Policies,Clinical,UWHC Clinical,Department Specific,Respiratory Care Services,Patient Assessment

Capnography (3.22)

Capnography (3.22) - Policies, Clinical, UWHC Clinical, Department Specific, Respiratory Care Services, Patient Assessment


3.22 Capnography
Category: UWHC Patient Care Policy
Effective Date: October 1, 2015
Version: Revision
Manual: Respiratory Care Services
Section: Patient Assessment


Capnography is a non-invasive method of measuring partial pressure (or concentration) of CO2 in the
airway during the ventilatory cycle. This is plotted as CO2 versus time and is numerically displayed or
graphically displayed as a waveform. When ventilation and perfusion are well matched throughout the
lung, PaCO2 and the partial pressure of end tidal CO2 (PetCO2) are nearly equal.


A. All patients will be assessed by the Respiratory Care Practitioner (RCP).
B. Therapy will be provided in accordance with a provider’s order.
C. An accurate reading will be taken with a normal waveform containing:
1. Zero baseline during early exhalation.
2. Sharp upstroke during mid exhalation.
3. Relatively horizontal plateau throughout exhalation.
4. Sharp downstroke and return to a zero baseline with inhalation.
D. RCP's may obtain an ETCO2 per their discretion to use the information as an assessment tool.
E. Appropriate placement of the endotrachael tube and appropriate ventilation of the patient
immediately following intubation must, at minimum, be assessed by auscultation AND CO2
assessment, either by the physician/anesthetist or by an RCP.
F. The ETCO2 value should be correlated with an ABG or VBG whenever possible and evaluated
with the patient’s clinical condition.
G. PICU/NICU ventilated patients will have continuous ETCO2 monitoring.
H. All transported PICU/NICU ventilated patients will have continuous ETCO2 monitoring.
Continuous ETCO2 monitoring is also recommended for ventilated adults.
I. Ventilated patients in MRI will be monitored for ETCO2 during procedure to assure proper
ventilation. The monitor also serves as a disconnect alarm.
J. For continuous monitoring while asleep see P&P# 3:21, "Respiratory Sleep Studies".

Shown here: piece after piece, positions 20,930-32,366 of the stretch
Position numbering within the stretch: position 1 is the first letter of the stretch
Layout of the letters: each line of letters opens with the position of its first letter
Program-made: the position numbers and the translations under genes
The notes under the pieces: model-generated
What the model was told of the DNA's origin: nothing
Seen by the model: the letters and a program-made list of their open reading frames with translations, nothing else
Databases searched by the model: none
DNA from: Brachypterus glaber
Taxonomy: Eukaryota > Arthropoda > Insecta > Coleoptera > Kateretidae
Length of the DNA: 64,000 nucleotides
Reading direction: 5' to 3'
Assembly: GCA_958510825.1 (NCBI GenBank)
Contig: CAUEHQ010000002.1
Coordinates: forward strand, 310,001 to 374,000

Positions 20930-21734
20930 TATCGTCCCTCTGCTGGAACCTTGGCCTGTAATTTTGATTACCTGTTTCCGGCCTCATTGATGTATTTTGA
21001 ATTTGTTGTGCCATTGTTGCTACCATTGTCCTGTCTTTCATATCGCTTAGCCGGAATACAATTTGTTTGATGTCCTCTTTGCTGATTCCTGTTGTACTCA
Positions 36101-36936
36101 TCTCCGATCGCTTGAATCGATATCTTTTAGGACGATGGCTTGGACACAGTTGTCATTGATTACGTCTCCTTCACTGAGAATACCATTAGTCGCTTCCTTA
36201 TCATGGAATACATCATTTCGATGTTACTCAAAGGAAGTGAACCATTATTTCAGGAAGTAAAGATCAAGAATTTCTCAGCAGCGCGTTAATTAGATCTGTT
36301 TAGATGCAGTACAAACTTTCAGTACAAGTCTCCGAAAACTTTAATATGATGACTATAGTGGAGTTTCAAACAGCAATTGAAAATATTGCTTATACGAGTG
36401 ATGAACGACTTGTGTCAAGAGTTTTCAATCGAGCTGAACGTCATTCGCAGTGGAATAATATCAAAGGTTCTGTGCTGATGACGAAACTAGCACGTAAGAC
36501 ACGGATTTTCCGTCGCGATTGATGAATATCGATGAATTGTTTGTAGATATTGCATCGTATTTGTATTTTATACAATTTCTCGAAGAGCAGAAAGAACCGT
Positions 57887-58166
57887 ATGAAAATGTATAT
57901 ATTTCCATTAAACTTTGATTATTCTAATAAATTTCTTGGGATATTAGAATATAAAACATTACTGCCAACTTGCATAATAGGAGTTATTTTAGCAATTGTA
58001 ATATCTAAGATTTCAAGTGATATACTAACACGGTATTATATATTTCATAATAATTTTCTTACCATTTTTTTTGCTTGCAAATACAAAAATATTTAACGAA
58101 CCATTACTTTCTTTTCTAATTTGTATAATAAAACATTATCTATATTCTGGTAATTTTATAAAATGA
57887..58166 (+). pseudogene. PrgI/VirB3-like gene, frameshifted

A. Mainstream; Cosmo, Novametrix 1265, and airway adapter. Obtain appropriate adapter:
1. Neonatal sensor, for patients with VT’s 1-100ml and ETT’s 2.5-4.0.
2. Pediatric sensor, for patients with VT’s 30-400ml and ETT’s 3.5-6.0.
3. Pediatric/Adult sensor, for patients with VT’s 200-3,000ml and ETT’s 5.5 and greater.
4. See related link for use.
B. Sidestream; Capnostream 20; sampling rate is 50 ml/minute.
1. Airway adapter, sample line
a. Adult/Pediatric
b. Infant/Neonatal
2. Nasal canula or catheters for non-artificial airway.
a. Infant cannula
b. Pediatric cannula

c. Adult cannula
3. See related link.
C. GE Module: sampling rate is 200-250 ml/minute.
D. Easy cap/pedi cap.
E. MRI supplied ETCO2 machine with appropriate adapter.
F. Sen Tec digital monitor


A. Review and acknowledge provider's order.
B. Review patient's chart.
C. Obtain the appropriate equipment. See related links for details.
D. Introduce yourself to the patient and/or family. Explain the reason for the procedure.
E. Assess the patient throughout the procedure.
F. Use the appropriate monitor and assess for a normal waveform.
1. Continuous flow ventilators may cause inaccurate readings when placed in line with the
circuit due to gas mixing.
2. Sidestream capnometry will affect very small volumes with volume ventilation
(excluding pressure ventilation) by pulling volume to sample.
3. Mainflow capnography using a large adapter will increase deadspace ventilation.


A. RC P&P 1:40 "Cleaning and Changing of Patient Care Equipment"
B. Egan's Fundamentals of Respiratory Care, Patient Monitoring and Management
C. "Pediatric Critical Care" Fuhrman and Zimmerman 13th edition 2013

Approved by Director and Medical Director of Respiratory Care:

A copy of this Policy & Procedure is available in the Respiratory Care Office [E5/489].